How Much Competition is there for a Public Administration Career?

A degree in public administration serves to prepare the graduate for work in the higher levels of public service. This kind of degree can be taken in multiple directions in life. A civil servant will work in the public sector, perhaps for the government at either local, state or federal levels, or for non-governmental or nonprofit organizations.

Any of these directions includes a degree of overlap in certain critical areas, so a thorough program in Public Administration has the potential to prepare someone for work in multiple arenas, thereby affording them a degree of flexibility over the course of their career.

Work in the public sector is often appealing because of the variety of career paths and also because these positions can offer a greater level of job security, even during uncertain economic climates, like the one we’re currently in. This means that employment opportunities can be competitive, though the field is growing. According to the Bureau of Labor Statistics, leaders of the public sector will be in high demand over the next course of the coming years, a trend that will also hold true in Canada. State and local government, specifically, is one of the largest employers in our economy and work is projected to increase a healthy 8 percent up until 2016. Job growth in other areas of public service will be faster than the average for all other occupations, even.

The public sector is best suited for people who are motivated by the cause their work supports or the services they provide, but not by the financial bottom line. Employees in these fields frequently do work based on the premises of efficiency, economy and equity. People who work in the public sector can work with managing finances, people, or resources and potentially analyzing information.

A Bachelor of Public Administration, or BPA, will provide an understanding of public management and public policy. This degree should be thought of as the minimum requirement for work in this field; although it can help you get your foot in the door by aptly preparing you for an entry level position, most positions within the Public Administration field require at least a Master’s Degree.

The Bachelor of Public Administration traditionally takes four years to complete, similar to other undergraduate programs. Coursework often includes microeconomics, macroeconomics, policy, public finance, ethics, sociology, psychology and leadership classes. Possible careers might include urban planning, city management or public finance, among various other things. Though almost any of these careers that a BPA leads to will require critical thinking, policy analysis as well as a considerable amount of research.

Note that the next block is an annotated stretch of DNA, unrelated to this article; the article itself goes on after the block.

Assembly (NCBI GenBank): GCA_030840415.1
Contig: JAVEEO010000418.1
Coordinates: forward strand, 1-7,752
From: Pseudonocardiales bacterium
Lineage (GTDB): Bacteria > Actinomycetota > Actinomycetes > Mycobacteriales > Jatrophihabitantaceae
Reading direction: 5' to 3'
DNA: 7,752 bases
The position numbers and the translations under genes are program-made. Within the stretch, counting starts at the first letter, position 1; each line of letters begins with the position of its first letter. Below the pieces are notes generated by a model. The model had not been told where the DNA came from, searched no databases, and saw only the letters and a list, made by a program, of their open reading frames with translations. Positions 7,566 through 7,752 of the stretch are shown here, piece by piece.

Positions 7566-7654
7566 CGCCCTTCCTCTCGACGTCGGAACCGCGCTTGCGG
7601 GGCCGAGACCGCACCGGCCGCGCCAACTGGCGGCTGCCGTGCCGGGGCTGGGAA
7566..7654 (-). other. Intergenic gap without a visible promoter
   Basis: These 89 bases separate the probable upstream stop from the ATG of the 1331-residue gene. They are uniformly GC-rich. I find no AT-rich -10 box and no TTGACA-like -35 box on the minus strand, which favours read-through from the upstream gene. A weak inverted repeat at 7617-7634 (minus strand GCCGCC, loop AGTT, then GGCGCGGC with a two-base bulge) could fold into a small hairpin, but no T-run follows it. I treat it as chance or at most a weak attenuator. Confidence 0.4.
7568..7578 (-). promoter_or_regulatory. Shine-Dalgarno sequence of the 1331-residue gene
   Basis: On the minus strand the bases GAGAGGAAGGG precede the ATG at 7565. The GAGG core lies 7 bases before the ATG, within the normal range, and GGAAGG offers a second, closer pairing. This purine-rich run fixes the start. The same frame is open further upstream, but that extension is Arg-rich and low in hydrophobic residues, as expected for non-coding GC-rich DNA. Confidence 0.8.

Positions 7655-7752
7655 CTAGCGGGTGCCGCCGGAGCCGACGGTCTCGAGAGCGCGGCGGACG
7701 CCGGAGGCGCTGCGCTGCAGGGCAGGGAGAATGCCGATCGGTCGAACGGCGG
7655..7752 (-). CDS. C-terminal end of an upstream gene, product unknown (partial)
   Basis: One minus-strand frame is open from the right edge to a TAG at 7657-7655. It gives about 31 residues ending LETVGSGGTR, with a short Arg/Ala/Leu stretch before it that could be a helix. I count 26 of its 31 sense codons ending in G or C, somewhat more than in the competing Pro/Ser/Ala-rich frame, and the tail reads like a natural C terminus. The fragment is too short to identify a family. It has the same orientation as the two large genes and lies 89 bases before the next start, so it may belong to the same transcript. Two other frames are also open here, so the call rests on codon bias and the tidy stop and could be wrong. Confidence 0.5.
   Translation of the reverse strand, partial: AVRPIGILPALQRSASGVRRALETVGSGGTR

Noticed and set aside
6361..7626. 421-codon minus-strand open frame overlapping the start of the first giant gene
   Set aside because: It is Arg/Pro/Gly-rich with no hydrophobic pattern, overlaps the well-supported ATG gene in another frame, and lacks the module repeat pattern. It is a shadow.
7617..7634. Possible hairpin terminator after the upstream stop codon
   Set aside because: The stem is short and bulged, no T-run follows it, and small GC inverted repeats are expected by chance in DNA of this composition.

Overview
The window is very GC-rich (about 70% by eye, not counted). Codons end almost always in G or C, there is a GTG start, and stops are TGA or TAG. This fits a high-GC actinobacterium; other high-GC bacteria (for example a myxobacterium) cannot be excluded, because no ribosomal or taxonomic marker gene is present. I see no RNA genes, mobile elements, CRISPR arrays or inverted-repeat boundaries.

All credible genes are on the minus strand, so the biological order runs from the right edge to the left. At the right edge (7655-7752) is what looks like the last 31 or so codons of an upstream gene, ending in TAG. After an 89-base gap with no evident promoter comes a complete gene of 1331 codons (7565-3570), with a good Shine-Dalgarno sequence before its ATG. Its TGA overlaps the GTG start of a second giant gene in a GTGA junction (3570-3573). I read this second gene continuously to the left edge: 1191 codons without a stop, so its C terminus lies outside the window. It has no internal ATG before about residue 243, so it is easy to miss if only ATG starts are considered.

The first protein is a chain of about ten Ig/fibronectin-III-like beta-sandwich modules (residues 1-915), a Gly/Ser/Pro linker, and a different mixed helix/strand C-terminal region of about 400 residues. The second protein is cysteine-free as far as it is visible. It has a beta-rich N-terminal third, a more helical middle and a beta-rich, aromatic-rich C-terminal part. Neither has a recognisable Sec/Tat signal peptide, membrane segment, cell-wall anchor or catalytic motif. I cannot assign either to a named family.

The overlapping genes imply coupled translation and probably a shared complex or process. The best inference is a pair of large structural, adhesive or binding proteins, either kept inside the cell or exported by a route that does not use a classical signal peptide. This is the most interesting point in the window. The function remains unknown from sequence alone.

Internships taken on during undergraduate or graduate study can be extremely beneficial for gaining both crucial experience and valuable networking. Perhaps most importantly, these opportunities have the potential to become profitable job opportunities. Internships can be found in a wide array of sectors, like state departments, non-governmental organizations, nonprofit organizations and even the private sector. Internet searches, or leads through your college or university’s career services or student service are good places to start learning about and locating opportunities that suit your area of interest.

A Master’s in Public Administration takes an in-depth look at the principles and roles of public administration, public policy implementation and management, budgeting processes and financial management. This post-graduate degree in Public Administration is often sought after to increase opportunities for advancing into higher level, or management positions within these sectors, as it is not uncommon for such degrees to be required. The degree traditionally takes two years to complete, following the obtainment of a bachelor’s degree. The MPA often expands on important leadership, management, and planning skills, and can often times be specialized—focused on public health, nonprofit management, or public policy, for example—through a particular concentration. The additional education can pave the way for promotions, greater pay and greater responsibilities. A MPA can lead to positions like a Public Relations Director, Policy Analyst, City Manager or Program Evaluation Manager.

This guest post article was written and provided by Lindsey Stinson. Lindsey finished her Bachelor’s in Leadership, online this last fall. She is continuing her education by also pursuing a Masters in Management.

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